There are wide variances in returns since April 2008, and even in the past three years, and these should cause investors to review their KiwiSaver accounts especially if their funds are in the bottom third of the table.

The right fund type for you will depend on your tolerance for risk and importantly on your life stage. You should move only with appropriate advice and for a substantial reason.

Our September review of default funds can be found here.

We welcome your help to improve our coverage of this issue. Any examples or experiences to relate? Any links to other news, data or research to shed more light on this? Any insight or views on what might happen next or what should happen next? Any errors to correct?

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Who is guaranteeing that these forward bets are underwritten?

Looking at the future medium term horizon, the period of a bull run for KiwiSaver growth/ aggressive funds heavy in equities returning 10% pa are most likely gone and there will be many thinking that is the norm. QE has provided fuel to global sharemarkets - just as it did to the housing market - and even before events of the past month, over the past year markets with the tightening of QE were not showing the same levels of a bull run as for the past 8 years or so.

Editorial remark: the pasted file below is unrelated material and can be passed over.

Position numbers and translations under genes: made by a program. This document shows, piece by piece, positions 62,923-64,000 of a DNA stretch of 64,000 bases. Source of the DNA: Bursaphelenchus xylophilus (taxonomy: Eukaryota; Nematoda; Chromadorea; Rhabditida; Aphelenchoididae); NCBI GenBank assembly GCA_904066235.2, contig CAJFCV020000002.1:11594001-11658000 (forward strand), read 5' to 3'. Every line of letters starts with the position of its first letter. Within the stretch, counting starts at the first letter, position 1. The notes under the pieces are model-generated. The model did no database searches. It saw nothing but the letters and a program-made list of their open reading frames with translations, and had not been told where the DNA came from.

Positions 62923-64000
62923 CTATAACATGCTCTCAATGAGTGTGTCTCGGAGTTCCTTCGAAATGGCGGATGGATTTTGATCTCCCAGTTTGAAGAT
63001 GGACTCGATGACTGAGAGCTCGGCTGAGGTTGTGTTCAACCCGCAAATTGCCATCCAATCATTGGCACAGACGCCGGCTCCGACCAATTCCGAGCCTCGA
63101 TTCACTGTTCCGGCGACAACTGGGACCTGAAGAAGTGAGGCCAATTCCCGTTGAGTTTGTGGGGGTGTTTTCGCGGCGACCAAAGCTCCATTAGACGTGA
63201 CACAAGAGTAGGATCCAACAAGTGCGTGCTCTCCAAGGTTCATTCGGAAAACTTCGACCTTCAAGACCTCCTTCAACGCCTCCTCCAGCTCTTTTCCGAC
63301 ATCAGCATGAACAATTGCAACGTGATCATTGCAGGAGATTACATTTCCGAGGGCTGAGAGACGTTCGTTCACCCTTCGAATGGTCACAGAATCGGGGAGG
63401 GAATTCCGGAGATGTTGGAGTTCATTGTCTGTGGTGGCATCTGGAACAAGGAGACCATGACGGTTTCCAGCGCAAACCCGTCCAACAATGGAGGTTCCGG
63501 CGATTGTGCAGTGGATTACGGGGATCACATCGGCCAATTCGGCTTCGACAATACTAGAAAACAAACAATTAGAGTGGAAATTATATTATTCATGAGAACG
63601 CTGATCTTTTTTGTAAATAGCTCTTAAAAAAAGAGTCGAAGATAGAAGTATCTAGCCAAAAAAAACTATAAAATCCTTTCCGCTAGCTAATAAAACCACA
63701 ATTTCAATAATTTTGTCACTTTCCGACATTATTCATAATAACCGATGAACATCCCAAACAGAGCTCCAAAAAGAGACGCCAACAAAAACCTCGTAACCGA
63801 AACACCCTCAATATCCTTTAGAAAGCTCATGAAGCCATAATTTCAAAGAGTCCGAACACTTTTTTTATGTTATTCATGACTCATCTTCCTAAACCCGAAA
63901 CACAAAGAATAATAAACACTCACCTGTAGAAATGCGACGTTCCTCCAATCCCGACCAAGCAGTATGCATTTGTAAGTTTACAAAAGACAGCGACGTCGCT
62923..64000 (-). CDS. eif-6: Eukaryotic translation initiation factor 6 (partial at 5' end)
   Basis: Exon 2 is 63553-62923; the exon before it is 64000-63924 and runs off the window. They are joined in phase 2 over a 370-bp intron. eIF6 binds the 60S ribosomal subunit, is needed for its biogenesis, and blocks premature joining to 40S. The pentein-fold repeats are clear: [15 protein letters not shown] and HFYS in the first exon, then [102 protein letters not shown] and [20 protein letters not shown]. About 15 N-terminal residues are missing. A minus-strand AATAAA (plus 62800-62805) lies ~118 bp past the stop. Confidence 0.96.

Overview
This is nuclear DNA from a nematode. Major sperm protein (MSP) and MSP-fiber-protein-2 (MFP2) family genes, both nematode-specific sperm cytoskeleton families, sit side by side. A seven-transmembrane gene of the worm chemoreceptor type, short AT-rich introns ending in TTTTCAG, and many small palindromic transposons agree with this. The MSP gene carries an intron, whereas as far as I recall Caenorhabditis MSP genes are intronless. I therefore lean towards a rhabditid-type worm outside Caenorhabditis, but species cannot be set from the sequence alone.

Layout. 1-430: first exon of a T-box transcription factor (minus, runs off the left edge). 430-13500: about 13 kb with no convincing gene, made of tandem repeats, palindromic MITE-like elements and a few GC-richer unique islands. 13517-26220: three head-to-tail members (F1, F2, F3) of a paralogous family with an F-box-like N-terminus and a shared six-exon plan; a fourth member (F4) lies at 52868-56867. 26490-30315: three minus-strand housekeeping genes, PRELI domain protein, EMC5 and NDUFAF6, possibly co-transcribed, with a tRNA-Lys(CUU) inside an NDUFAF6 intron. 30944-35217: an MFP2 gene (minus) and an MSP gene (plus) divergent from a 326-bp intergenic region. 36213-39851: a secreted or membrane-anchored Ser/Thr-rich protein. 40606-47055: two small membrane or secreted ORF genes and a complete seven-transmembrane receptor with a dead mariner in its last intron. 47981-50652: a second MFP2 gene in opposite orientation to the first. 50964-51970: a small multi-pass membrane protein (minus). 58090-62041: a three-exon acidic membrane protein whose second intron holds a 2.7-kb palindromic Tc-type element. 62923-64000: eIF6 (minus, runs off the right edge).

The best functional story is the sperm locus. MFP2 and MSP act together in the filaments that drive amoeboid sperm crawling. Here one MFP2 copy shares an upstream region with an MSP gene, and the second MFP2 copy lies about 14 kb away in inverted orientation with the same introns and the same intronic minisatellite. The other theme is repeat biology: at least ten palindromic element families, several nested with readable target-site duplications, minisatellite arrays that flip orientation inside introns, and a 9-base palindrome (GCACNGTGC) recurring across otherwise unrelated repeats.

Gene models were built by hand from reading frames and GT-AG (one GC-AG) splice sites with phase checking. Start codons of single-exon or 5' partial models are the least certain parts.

IF (note "if") the current "bear run" on global markets continues, then 5% might seem too bad compared to growth funds which may be showing negative returns for the next year.
Cash / conservative funds returning little more than 2% aren't that attractive.
I am currently happy with my BNZ moderate fund 6% at present in these volatile times and will review when I move to a more agressive/growth fund.